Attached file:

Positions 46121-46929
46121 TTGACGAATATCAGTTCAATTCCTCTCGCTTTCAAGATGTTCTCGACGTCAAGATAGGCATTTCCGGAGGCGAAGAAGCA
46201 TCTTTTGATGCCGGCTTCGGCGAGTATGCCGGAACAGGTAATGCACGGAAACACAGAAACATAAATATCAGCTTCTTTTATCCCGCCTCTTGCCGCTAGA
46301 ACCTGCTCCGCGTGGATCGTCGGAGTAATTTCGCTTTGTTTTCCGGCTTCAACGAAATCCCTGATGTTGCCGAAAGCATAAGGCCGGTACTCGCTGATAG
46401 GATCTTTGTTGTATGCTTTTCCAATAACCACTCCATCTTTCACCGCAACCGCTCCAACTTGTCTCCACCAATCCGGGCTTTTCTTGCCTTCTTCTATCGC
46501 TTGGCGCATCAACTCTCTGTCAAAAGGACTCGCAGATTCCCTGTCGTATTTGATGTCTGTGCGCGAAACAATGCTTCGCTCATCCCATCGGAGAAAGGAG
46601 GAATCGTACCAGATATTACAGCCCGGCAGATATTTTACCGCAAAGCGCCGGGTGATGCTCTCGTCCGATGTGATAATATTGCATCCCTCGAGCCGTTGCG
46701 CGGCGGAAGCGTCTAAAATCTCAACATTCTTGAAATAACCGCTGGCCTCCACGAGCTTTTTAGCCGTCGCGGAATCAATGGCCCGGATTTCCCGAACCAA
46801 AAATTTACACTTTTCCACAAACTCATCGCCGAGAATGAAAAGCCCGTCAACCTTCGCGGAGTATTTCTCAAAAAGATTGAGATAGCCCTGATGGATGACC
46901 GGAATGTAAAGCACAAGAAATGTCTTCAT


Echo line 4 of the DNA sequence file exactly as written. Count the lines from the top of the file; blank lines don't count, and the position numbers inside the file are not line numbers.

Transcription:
46301 ACCTGCTCCGCGTGGATCGTCGGAGTAATTTCGCTTTGTTTTCCGGCTTCAACGAAATCCCTGATGTTGCCGAAAGCATAAGGCCGGTACTCGCTGATAG